Pretentious Is Not A Sexual Orientation ‘Sapiosexual’ has to be one of the stupidest sexual ‘identities’ to come along in years. New words with the suffix “-sexual” are like catnip for trendy straight people. In the late ’90s and early aughts, we collectively endured the “metrosexual,” a completely unnecessary term for a man who shaves and dares to have a few pastels in his wardrobe. And in the past year, we have watched the rise and fall of the “lumbersexual,” a completely unnecessary term for a man who doesn’t shave and wears flannel. Enter the “sapiosexual,” which Urban Dictionary defines as “one who finds intelligence the most sexually attractive feature.” Unfortunately, we might not get that lucky. NPR reports that it has since become one of the site’s “most popular new terms.” The history of “sapiosexuality” is as unclear as its legitimacy. Apparently “bisexual guy who’s into smart people” was too many syllables for him to not invent a bogus sexual orientation instead. Thank You!

Le mème « ok boomer », expliqué aux boomers Le mème « ok, boomer » est la revanche de tous ces jeunes que l'on accuse des maux de la société. Lors d’une allocution sur le changement climatique, la parlementaire néozélandaise Chlöe Swabrick a été interrompue par des confrères. L’écologiste, âgée de 25 ans, a trouvé la bonne formule pour les faire taire. Quiconque fréquente les réseaux sociaux a sans doute vu passer cette expression. La revanche de la génération Z Pour résumer, la formule « ok boomers » est un peu la revanche de tous les jeunes que l’on a accusé, comme les « Millennials », de manger trop d’avocado toasts, d’être des enfants gâtés et irresponsables, ou encore de ruiner l’économie (notamment quand ils n’achètent plus de diamants). Ces personnes nées après 1995 en ont marre de ces clichés. Quand l’utiliser ? L’expression « ok boomer » vient du terme « baby boomer », qui désigne une personne née entre 1946 et le début des années 1960. D’où vient ce mème ? L’origine de cette formule est incertaine. Quand l’utiliser ?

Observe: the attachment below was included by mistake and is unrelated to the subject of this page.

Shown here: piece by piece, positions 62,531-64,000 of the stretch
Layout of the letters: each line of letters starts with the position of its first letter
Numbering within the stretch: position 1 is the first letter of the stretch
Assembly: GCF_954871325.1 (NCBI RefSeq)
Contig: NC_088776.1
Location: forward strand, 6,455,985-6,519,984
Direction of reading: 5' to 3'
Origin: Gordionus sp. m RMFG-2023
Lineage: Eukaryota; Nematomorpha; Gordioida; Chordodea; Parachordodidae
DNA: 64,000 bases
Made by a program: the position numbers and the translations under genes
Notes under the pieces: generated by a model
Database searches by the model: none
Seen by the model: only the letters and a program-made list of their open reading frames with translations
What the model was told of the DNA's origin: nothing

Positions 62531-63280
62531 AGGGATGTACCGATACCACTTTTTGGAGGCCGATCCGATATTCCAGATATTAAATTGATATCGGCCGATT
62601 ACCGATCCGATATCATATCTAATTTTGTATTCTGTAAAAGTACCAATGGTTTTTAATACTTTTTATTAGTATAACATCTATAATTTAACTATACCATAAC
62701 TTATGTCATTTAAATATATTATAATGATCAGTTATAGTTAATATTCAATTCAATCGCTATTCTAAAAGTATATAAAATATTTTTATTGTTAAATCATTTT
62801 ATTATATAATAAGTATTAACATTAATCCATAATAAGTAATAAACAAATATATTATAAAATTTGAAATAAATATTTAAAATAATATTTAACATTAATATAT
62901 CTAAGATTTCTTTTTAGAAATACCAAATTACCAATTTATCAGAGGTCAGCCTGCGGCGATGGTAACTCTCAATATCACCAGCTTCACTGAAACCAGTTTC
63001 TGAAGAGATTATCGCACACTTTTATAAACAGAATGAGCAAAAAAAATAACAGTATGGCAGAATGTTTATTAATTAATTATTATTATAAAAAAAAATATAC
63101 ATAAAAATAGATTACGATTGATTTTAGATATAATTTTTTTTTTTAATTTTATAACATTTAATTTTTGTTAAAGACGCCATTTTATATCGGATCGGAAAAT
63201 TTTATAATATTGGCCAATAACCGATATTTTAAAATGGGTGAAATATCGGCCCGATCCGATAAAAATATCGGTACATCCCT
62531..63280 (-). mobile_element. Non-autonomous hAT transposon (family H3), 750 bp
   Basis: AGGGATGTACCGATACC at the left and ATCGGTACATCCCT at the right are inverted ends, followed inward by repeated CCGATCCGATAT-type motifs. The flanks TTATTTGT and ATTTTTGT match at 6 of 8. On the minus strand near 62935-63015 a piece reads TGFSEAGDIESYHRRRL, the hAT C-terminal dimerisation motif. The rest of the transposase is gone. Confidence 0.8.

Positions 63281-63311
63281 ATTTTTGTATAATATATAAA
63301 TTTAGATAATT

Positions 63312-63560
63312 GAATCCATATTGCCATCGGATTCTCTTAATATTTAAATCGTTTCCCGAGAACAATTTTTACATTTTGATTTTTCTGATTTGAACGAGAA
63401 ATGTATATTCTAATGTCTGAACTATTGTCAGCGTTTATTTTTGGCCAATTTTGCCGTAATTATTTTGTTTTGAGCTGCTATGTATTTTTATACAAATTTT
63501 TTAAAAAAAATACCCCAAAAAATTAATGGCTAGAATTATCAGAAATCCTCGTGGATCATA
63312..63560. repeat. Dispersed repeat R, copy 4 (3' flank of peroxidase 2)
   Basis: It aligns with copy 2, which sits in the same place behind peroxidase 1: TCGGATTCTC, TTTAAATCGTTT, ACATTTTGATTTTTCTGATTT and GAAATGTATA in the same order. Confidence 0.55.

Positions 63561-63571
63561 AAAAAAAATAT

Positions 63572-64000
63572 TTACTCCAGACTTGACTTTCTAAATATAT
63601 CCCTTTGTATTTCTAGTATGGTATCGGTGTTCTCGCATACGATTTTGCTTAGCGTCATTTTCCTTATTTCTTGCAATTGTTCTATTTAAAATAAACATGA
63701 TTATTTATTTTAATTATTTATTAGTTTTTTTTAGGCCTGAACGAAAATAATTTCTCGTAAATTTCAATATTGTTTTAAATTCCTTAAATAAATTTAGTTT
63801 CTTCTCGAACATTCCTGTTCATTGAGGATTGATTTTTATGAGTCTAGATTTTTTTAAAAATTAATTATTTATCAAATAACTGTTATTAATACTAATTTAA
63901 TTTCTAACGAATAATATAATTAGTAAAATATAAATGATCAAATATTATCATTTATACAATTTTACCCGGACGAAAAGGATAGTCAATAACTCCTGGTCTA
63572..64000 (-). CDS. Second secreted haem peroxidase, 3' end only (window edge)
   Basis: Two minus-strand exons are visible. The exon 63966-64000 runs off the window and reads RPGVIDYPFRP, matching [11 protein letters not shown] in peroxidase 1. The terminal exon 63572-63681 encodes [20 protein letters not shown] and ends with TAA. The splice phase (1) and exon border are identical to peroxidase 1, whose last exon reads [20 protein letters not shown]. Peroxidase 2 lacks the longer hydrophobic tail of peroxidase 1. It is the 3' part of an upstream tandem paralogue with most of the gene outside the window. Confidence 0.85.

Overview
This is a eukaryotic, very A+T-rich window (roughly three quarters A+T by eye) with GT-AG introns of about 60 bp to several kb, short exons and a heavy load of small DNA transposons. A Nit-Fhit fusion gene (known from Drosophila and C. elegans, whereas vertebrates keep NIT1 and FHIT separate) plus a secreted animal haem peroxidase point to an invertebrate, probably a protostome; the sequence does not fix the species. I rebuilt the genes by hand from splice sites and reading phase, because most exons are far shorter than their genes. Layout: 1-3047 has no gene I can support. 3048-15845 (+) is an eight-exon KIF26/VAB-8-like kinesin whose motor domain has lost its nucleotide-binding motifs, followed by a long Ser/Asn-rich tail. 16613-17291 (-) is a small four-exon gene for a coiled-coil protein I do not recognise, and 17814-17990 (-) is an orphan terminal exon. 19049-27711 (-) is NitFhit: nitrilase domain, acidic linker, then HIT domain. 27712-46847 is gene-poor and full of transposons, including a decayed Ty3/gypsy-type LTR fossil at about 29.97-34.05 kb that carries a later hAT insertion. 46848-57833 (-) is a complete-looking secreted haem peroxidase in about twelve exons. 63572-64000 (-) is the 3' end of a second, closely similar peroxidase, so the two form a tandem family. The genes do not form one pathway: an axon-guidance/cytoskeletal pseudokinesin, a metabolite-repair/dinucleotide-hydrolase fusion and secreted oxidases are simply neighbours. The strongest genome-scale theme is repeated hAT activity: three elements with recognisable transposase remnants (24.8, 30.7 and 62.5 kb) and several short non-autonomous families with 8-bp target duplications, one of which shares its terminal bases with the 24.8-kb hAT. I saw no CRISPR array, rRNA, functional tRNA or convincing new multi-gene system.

Lovely Package | Curating the very best packaging design Gen Z’s relationship with tech: They don’t want to be always reachable Each generation is more connected than the last, but the latest generation, those born after 1998, wants to buck the trend. Members of so-called Generation Z are less likely than their millennial counterparts (66 percent versus 71 percent for women, and 57 percent versus 74 percent for men) to want to be “always reachable,” according to a new survey of 1,500 US residents by market research firm GfK Consumer Life. That puts them more in line with older US generations. About 60 percent of people of all generations in the US are okay with being reachable all the time. GfK interprets this as a potential sign of tech fatigue, but it could also be a different way of engaging with tech in the first place. Rates of suicide and depression are on the rise among young people, and many blame tech for that shift despite no conclusive evidence drawing a connection. Indeed, men and women of Gen Z are much more likely than the population as a whole to find it difficult to disconnect from tech.